In the building of the transcontinental line, the water of Ooldea passed out of its own people’s hand for ever. Pipelines and pumping plants reduced it at the rate of 10,000 gallons a day for locomotives. The natives were forbidden the soak …

Within a few years railways engineers had drilled through the clay bottom of the water table and rendered it all saline.

This a beautifully written book which contains a wealth of stories and information nowhere else available. Its big problem is that it contains ideas which present day Aboriginal people repudiate. Firstly, the idea behind the name itself; secondly, the encroachment of the ‘circumcised’ (Western Desert Group) tribes of the centre into the country of the ‘uncircumcised’ groups in south west WA and out along the Bight; and thirdly the widespread practice of cannibalism and particularly of the eating of infants. (With the caveat I was unable to google any discussion of this book, by Indigenous writers or white.** )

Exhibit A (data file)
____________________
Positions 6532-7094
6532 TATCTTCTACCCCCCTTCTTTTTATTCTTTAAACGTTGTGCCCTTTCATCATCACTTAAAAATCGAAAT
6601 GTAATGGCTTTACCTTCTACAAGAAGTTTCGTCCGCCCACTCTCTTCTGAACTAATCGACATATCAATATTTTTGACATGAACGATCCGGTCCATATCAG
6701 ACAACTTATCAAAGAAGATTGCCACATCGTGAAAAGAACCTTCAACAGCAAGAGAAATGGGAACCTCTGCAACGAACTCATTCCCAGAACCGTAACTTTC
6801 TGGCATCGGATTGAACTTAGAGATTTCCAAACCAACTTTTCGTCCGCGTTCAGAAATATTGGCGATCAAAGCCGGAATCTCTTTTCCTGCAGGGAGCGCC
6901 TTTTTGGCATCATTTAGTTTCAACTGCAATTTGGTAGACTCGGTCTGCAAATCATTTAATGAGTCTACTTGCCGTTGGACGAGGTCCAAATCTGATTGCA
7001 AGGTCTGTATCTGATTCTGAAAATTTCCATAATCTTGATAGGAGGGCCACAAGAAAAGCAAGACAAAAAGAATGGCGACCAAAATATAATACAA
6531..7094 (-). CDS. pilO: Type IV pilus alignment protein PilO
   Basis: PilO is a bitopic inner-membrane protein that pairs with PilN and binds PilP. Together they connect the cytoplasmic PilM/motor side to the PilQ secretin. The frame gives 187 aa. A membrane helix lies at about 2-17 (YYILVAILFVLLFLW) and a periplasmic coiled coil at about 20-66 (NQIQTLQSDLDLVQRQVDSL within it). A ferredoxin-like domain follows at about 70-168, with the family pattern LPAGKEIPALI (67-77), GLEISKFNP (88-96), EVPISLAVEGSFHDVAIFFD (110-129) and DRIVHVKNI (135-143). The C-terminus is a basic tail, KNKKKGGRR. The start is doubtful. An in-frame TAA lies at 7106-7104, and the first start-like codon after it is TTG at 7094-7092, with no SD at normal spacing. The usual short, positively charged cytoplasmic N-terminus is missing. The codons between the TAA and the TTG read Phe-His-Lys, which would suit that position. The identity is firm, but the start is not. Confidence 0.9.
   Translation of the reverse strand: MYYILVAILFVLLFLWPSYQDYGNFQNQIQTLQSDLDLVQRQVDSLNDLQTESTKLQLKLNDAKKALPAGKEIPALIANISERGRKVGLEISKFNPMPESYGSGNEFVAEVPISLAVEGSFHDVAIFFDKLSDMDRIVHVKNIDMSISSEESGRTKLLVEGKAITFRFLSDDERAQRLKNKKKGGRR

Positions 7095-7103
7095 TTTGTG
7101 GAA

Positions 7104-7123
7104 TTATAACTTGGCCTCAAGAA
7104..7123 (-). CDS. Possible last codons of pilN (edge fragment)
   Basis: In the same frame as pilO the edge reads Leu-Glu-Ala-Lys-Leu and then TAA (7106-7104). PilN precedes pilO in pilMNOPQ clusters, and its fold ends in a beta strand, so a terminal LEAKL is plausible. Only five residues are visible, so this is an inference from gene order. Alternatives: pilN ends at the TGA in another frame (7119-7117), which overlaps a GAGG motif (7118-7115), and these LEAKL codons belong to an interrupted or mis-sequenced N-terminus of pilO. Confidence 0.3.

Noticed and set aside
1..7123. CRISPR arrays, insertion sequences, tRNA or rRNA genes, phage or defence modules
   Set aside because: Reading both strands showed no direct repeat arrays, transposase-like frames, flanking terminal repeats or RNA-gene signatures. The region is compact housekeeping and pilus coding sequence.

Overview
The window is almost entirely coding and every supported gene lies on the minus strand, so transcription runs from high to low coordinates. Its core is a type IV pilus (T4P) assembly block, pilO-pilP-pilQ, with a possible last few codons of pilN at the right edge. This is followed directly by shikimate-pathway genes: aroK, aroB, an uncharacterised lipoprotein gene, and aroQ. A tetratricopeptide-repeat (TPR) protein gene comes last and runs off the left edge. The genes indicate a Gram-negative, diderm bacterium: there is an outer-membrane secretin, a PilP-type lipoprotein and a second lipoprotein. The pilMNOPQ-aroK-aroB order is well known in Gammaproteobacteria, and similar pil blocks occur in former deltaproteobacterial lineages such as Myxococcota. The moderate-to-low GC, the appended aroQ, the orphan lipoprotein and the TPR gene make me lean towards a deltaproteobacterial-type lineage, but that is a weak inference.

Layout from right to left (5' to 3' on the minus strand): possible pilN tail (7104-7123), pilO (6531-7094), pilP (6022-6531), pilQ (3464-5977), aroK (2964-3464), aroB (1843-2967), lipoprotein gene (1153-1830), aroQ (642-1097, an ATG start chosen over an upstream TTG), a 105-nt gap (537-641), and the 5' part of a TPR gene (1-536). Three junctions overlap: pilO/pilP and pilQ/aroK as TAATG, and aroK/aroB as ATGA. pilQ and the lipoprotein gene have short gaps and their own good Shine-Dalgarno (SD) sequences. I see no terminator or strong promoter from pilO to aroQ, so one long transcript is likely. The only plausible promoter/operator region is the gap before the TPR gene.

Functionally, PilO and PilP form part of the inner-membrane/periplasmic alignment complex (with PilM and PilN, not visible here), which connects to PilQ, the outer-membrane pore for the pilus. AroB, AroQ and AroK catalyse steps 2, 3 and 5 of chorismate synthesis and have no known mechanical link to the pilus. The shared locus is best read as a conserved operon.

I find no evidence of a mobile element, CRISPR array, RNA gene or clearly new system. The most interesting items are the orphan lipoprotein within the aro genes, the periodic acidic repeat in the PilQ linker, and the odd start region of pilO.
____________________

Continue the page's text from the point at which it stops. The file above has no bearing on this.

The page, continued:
Bates frequently mentions the “last Aborigine” of a particular region or tribe. It is clear that, as the 1905 Aborigines Act under which she was employed in Western Australia, anticipates, she believed that Indigenous people with white blood would be absorbed into the white community. My searches brought up the following quote: 

They did not anticipate a need to manage an emergent, fertile, and anomic half-caste populace, too black for the mainstream white community to accept as equals, but too white to be regarded as Aborigines (D. Tomlison, thesis, 2008)

I’ve read nothing else about circumcised and uncircumcised, but Bates believed that the circumcised – in effect the Western Desert Group – represented a later wave of arrivals from the north and east. Bates believed that right up to white settlement, the Noongar (of south-west WA) were being pushed westwards. Certainly it seems the groups east of the Noongar, around Kalgoorlie and along the Bight have been largely overtaken by Western Desert peoples.